Keep On Loving You contains 13 brand new songs and could be Reba's greatest record to date. Opening with the fantastic lead single Strange, the album is dominated by Reba's incredibly powerful and rich voice. She sounds as good on this record as she ever has and reminds us once again why she's such a country powerhouse. The theme of the album is love in all its guises ranging from being unable to fall out of love with someone (Just When I Thought I'd Stopped Loving You) through to lusting after someone (I Want A Cowboy).

Reba certainly knows how to pick a hit song. Next single Consider Me Gone was made for country radio and we're confident it will be yet another huge hit for her. The mid-tempo track has a killer chorus as Reba sings about a relationship breaking down. Elsewhere on the album Reba reflects on getting older on She's Turning 50 Today, sings about the craziness of love on Eight Crazy Hours (In The Story Of Love) and envies a woman letting her hair down on I'll Have What She's Having.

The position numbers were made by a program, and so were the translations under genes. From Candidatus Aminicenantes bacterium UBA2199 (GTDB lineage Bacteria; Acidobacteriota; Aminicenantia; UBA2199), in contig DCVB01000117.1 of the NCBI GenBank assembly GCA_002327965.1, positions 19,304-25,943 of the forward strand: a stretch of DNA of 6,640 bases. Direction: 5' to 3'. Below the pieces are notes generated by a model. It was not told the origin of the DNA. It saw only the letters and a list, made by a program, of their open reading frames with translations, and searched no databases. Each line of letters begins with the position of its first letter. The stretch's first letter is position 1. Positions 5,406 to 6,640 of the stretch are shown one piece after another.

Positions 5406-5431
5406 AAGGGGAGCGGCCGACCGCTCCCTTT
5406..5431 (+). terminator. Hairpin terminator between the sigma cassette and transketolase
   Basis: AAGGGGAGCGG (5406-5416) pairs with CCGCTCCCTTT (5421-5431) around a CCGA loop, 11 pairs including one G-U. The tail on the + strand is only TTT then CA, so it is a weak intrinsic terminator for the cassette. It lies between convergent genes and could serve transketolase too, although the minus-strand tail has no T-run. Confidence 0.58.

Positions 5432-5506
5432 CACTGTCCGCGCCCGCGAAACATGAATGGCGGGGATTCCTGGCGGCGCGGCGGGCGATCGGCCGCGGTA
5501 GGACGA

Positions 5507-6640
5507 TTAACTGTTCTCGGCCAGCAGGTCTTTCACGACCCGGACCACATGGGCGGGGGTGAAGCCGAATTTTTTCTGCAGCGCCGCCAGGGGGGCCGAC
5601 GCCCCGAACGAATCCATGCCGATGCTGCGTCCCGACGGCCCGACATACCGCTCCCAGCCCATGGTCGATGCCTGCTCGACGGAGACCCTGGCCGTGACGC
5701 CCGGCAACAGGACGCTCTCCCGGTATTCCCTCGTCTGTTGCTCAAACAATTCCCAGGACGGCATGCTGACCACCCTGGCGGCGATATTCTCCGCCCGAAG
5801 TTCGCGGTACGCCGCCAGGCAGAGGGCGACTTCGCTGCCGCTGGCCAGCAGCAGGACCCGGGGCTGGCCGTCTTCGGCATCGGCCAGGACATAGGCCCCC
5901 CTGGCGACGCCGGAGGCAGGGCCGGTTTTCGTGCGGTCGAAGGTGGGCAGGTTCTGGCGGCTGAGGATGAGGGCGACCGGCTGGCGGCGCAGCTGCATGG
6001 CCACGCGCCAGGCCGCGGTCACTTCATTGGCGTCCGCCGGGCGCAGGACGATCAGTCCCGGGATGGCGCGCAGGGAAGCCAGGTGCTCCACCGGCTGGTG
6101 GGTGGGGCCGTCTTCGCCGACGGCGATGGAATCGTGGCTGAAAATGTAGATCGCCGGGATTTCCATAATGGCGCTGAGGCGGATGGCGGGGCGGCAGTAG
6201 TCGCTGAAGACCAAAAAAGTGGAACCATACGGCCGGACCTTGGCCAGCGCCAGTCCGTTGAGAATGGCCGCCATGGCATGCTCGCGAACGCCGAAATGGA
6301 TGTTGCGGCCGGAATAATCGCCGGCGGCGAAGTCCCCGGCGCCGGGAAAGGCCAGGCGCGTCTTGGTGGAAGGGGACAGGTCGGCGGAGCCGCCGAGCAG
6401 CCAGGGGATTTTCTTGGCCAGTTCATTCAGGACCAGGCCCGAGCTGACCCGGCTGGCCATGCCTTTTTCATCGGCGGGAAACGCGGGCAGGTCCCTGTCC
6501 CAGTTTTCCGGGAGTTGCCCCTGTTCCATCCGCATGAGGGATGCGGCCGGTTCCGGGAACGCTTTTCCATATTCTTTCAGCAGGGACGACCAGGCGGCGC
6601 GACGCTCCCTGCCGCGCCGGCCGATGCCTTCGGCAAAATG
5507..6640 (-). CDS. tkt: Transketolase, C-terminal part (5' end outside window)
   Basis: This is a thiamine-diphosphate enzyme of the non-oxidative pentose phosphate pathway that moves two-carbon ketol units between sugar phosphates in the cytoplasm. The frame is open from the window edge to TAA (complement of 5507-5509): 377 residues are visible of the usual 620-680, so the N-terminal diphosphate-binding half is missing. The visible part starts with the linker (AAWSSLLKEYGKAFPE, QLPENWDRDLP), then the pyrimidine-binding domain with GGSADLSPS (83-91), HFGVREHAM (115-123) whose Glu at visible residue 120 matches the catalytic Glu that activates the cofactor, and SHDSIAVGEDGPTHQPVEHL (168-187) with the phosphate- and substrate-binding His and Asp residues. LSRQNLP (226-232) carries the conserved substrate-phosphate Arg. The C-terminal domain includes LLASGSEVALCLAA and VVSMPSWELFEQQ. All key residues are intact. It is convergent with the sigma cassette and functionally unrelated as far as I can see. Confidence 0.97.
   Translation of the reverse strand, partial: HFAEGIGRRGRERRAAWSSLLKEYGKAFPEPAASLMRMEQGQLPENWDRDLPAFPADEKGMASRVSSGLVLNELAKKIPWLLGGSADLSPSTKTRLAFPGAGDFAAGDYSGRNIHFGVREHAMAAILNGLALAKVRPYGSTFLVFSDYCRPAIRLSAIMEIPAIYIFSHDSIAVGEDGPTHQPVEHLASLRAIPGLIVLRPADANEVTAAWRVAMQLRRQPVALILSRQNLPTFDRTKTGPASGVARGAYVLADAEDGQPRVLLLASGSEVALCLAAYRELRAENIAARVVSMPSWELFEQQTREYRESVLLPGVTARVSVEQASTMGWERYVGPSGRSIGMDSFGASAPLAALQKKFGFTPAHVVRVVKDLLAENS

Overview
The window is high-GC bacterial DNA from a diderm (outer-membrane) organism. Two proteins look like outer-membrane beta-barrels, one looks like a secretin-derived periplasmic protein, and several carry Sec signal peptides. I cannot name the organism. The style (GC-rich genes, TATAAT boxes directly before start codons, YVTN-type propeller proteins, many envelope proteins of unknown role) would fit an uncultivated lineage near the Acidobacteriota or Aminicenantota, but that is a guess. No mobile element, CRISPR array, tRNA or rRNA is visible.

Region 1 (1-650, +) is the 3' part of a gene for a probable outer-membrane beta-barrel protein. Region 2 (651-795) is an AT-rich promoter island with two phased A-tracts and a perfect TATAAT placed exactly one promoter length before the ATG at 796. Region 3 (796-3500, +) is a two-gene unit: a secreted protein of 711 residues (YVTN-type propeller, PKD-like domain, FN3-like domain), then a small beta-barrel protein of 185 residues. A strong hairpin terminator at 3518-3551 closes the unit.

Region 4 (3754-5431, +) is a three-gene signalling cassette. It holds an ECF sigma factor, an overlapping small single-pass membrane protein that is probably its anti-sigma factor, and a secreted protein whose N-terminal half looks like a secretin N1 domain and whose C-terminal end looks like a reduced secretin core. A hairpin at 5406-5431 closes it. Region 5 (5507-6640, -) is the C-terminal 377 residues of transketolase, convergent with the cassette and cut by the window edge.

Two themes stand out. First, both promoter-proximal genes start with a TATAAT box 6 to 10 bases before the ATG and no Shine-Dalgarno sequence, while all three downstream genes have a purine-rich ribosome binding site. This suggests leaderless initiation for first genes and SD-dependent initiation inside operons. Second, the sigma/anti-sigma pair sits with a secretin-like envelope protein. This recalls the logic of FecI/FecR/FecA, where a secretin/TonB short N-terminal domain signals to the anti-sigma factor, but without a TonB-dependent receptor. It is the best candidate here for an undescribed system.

The album's highlight is the gorgeous But Why The track finds Reba mulling over giving up her man but coming to the realisation that she'd be crazy to do that. The track is a sure-fire smash-hit and the gentle instrumentation provides the perfect backdrop for Reba's fantastic vocal.

Keep On Loving You is a strong release from Reba. For someone that has been in the industry as long as she has, it's incredible that she still manages to surprise. Reba sounds fresh, liberated and as strong as ever on this record. In her own words `I'll have what she's having'. -- Entertainment Focus UK

Ron Wynn

It's rare when a performer who has enjoyed sustained success for decades enjoys a renewed burst of popularity.